My parents say that there is a Chinese saying (there is always a Chinese saying) about how distant relatives are not as good as nearby friends. To illustrate, they recall the time our car broke down on the winding and treacherous Pacheco Pass after midnight and how our neighbor, Mr. Shigematsu, came to rescue us and did not get home until after 2 am. Our relatives in distant Los Angeles or San Francisco could not have done anything to help because they were too far away.
Thanksgiving is a time of feasting and family, and people are traveling, cooking, and cleaning like mad, trying to get to their families for four brief days. Because many of my children’s friends are from international families and do not have extended family close by, I like to gather up all our friends and celebrate “Thanksgiving Eve” the night before with a big potluck of what turns out to be the most amazing spread of foods from around the world—teriyaki turkey, sticky rice stuffing, butternut squash Thai curry, chicken biriyani, babaganoush, tabbouli, lasagna, shrimp and broccoli, mangoes and black sticky rice, Thai pumpkin custard, and more.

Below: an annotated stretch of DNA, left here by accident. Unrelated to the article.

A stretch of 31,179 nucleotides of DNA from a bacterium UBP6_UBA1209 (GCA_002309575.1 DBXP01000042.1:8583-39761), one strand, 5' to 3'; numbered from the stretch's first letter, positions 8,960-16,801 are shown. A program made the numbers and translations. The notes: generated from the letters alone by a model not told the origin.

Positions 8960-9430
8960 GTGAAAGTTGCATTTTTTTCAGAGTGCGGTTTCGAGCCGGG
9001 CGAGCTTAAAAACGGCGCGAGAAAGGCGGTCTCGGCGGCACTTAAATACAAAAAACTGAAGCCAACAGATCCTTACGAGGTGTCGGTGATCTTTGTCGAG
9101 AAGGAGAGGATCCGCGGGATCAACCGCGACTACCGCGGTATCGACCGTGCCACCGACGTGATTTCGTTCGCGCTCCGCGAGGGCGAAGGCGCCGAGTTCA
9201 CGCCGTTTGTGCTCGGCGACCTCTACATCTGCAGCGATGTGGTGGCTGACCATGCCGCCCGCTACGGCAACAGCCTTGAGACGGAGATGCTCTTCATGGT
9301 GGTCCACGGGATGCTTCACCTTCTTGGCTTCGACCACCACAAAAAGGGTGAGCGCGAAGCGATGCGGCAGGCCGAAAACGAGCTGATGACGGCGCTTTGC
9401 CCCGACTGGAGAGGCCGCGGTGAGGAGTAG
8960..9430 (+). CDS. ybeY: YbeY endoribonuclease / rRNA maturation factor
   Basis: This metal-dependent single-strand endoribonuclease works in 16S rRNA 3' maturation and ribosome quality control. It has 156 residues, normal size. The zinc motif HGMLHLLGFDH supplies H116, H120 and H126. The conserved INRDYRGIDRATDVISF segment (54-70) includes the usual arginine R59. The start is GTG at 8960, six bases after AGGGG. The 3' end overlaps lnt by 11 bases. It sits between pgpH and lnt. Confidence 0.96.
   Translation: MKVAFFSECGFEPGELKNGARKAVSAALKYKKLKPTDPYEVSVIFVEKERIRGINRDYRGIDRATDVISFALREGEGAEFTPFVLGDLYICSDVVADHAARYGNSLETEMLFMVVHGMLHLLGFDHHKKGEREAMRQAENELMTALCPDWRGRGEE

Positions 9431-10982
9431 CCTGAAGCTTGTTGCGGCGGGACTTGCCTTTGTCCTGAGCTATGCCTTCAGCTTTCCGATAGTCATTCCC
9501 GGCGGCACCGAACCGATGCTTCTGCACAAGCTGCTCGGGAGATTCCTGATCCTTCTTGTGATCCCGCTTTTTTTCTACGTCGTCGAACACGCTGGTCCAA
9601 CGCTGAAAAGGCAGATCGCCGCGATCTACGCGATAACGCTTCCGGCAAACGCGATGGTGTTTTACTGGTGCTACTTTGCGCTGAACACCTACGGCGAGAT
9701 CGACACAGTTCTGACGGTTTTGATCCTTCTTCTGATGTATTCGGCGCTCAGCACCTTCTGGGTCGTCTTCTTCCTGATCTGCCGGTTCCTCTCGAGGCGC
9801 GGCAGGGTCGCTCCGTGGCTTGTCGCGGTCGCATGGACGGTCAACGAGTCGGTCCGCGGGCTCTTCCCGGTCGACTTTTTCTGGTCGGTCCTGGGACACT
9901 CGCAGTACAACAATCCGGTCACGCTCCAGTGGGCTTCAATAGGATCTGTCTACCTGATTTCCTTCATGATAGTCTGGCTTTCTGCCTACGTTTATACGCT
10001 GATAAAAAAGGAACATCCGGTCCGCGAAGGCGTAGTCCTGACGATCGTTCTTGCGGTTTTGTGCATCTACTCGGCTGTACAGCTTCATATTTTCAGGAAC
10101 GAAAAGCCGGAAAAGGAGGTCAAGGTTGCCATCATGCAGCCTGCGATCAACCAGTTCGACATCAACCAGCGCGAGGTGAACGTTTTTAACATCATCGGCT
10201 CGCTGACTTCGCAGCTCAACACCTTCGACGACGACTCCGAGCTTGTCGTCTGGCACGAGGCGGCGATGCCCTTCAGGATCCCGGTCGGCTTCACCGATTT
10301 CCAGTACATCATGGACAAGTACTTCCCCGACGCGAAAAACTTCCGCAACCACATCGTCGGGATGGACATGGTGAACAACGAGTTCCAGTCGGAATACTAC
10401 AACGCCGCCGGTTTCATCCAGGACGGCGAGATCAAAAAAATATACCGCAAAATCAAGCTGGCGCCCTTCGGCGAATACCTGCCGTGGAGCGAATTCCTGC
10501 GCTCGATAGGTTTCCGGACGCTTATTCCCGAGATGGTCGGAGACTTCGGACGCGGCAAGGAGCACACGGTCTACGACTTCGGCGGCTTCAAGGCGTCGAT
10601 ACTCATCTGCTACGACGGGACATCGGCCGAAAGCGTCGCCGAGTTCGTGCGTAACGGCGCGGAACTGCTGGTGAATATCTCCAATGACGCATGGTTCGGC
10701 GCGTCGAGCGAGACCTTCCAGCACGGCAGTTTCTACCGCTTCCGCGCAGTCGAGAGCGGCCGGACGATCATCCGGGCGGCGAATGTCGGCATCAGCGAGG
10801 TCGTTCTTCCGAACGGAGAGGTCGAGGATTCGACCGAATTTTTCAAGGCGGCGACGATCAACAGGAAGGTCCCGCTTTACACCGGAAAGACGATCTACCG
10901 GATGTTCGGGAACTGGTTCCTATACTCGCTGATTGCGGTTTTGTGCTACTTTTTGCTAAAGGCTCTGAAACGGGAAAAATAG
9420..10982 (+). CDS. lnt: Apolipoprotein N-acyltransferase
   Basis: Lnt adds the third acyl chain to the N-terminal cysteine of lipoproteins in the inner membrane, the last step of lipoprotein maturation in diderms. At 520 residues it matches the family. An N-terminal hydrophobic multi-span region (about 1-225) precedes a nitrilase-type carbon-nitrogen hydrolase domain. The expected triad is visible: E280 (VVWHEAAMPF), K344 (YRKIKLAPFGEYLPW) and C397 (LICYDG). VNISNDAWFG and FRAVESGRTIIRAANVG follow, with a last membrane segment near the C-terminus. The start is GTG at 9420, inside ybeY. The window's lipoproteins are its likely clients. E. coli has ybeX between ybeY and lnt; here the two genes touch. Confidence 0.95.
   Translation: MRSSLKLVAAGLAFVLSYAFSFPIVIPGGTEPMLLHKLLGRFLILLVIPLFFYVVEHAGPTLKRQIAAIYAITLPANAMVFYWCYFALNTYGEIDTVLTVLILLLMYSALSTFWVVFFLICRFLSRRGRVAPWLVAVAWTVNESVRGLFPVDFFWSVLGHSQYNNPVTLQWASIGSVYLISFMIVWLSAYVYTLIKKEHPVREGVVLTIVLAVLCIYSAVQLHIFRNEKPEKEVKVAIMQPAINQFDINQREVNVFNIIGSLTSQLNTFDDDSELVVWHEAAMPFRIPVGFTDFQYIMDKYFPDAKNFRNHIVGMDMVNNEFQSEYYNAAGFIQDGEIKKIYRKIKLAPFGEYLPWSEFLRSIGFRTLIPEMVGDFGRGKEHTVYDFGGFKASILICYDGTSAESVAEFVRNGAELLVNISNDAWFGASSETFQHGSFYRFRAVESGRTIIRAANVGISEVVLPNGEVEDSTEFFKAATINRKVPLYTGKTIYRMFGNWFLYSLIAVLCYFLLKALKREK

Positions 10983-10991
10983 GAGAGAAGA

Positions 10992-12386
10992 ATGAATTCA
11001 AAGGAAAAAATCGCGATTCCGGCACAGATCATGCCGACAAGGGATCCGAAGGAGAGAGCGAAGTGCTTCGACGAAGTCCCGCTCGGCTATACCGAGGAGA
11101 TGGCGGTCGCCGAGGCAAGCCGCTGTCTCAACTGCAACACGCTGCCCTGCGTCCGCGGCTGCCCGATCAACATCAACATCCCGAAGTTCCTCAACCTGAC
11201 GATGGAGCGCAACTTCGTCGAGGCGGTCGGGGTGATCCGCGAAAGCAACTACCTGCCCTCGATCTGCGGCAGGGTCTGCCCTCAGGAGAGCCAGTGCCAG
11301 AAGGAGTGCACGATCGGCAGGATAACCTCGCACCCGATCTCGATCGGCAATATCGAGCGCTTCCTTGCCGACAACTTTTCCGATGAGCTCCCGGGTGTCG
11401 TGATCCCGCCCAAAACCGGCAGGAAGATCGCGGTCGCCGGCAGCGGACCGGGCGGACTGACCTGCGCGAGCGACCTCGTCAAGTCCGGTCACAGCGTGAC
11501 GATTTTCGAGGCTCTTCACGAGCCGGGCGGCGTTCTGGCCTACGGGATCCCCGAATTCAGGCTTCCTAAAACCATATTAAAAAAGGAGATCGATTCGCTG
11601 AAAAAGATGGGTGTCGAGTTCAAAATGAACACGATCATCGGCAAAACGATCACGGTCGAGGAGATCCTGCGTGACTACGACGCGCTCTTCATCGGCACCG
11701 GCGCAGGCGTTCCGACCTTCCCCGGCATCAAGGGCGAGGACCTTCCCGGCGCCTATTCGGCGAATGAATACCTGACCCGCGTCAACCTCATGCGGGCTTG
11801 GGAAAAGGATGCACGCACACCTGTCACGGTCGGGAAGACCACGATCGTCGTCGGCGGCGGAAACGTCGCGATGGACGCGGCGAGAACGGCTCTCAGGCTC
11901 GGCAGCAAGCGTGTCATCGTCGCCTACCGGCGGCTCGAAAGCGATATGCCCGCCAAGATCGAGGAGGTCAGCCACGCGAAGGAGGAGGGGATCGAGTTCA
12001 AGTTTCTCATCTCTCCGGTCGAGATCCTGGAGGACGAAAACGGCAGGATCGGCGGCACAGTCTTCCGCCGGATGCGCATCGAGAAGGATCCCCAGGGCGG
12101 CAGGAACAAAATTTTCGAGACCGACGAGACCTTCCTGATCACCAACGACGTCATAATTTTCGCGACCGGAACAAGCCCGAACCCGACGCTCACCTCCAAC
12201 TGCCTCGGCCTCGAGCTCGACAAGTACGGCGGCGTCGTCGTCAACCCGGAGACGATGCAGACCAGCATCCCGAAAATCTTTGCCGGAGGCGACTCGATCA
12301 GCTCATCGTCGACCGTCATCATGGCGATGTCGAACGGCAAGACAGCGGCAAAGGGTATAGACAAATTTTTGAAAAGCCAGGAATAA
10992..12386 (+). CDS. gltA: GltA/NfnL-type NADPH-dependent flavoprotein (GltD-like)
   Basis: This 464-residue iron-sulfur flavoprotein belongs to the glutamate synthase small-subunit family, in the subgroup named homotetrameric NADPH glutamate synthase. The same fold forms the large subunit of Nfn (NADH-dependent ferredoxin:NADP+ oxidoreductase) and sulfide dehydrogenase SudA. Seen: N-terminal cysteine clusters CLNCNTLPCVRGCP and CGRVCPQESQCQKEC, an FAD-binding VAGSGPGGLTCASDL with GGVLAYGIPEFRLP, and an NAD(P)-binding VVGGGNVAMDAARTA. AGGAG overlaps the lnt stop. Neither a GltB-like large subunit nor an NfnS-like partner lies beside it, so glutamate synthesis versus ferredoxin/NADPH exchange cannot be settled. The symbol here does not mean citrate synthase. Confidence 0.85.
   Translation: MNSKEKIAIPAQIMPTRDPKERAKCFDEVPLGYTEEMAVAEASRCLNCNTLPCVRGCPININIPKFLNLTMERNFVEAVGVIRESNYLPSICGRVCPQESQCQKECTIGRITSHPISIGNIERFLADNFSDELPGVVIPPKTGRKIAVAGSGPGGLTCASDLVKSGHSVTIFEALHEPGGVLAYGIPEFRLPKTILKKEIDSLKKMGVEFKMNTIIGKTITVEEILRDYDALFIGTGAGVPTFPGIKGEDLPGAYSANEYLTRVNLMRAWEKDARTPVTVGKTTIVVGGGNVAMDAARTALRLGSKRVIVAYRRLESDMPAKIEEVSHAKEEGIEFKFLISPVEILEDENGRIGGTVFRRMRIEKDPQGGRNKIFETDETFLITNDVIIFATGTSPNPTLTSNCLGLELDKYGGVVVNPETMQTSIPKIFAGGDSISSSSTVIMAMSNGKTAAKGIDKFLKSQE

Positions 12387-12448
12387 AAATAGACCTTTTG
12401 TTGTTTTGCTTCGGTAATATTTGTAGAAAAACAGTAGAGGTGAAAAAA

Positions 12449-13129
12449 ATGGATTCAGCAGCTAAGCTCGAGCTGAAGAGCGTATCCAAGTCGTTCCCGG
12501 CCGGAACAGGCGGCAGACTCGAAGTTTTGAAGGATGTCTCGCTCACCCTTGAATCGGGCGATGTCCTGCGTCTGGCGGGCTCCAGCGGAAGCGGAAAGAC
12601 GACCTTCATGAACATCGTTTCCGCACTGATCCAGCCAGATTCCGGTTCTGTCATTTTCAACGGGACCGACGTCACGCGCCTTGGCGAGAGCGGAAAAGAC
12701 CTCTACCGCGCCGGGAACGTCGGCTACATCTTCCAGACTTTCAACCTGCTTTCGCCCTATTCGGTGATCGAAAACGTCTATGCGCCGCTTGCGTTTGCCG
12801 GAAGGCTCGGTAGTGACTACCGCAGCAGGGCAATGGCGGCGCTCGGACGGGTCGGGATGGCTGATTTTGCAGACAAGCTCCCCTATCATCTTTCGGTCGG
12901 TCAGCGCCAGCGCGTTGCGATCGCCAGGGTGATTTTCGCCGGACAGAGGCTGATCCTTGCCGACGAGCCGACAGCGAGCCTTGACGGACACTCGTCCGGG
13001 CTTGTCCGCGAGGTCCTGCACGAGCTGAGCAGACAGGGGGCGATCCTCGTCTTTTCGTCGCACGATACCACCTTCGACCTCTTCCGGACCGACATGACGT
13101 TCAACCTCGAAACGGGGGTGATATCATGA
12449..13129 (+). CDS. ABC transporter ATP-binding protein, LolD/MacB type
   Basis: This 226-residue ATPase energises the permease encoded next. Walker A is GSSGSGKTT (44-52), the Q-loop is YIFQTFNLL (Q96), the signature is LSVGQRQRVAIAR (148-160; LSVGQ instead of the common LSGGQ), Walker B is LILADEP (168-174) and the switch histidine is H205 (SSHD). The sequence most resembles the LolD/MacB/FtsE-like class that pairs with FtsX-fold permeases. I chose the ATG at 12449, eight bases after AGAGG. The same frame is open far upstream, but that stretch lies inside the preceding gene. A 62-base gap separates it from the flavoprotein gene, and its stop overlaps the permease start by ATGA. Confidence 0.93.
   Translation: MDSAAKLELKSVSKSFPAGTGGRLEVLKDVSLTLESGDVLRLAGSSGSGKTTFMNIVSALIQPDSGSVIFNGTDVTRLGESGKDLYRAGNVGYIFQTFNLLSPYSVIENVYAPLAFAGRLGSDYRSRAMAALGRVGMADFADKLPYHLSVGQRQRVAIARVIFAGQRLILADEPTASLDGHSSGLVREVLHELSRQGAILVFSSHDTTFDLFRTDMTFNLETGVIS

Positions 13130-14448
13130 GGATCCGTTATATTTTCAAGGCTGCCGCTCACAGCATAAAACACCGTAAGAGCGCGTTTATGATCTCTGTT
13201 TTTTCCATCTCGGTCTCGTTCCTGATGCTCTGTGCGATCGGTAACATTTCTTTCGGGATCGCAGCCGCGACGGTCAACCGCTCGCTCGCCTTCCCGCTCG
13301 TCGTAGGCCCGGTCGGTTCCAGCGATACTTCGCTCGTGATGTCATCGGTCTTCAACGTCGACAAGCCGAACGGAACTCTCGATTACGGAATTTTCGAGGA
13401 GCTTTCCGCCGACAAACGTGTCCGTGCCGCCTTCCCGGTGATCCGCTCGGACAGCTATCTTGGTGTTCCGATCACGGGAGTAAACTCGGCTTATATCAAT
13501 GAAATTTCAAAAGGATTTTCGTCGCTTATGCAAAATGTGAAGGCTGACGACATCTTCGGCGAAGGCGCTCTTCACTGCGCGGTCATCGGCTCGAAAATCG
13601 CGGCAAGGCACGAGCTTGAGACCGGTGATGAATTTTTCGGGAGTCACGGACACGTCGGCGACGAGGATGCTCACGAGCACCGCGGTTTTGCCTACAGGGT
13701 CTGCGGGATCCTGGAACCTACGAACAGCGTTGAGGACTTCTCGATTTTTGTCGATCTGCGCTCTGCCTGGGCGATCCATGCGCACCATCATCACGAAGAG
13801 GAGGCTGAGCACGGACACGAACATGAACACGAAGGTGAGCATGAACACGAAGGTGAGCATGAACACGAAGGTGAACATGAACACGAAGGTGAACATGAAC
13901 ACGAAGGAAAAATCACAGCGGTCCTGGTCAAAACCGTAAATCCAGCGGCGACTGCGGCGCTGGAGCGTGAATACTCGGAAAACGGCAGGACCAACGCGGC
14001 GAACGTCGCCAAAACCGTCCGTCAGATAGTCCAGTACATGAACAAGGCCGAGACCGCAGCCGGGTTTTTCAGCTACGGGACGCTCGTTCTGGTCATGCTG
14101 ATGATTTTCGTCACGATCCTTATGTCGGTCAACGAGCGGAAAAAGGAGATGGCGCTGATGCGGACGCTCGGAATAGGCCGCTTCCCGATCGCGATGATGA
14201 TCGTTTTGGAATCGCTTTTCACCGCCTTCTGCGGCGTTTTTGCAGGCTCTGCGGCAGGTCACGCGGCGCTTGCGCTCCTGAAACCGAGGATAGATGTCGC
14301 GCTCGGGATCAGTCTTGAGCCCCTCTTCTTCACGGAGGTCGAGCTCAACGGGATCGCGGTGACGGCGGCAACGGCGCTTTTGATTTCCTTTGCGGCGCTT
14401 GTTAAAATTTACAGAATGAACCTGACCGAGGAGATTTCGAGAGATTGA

So although everyone typically writes and thinks about family this time of year, I have been thinking about friends and connection—meeting someone with whom you click, who understands your humor, who appreciates your meager talents and suspect beauty, who sees you and accepts you, who challenges you to become more yourself. It is always such a relief to finally find someone who gets you, such a loss when they slip away. (click on link for more)
Distant relatives versus nearby friends on Thanksgiving - AnnArbor.com
Asian American Writer, Editor, Speaker, Activist, "Adventures in Multicultural Living," "Multicultural Toolbox," "Remembering Vincent Chin,"
Sunday, November 21, 2010
Adventures in Multicultural Living: Distant relatives versus nearby friends on Thanksgiving - AnnArbor.com
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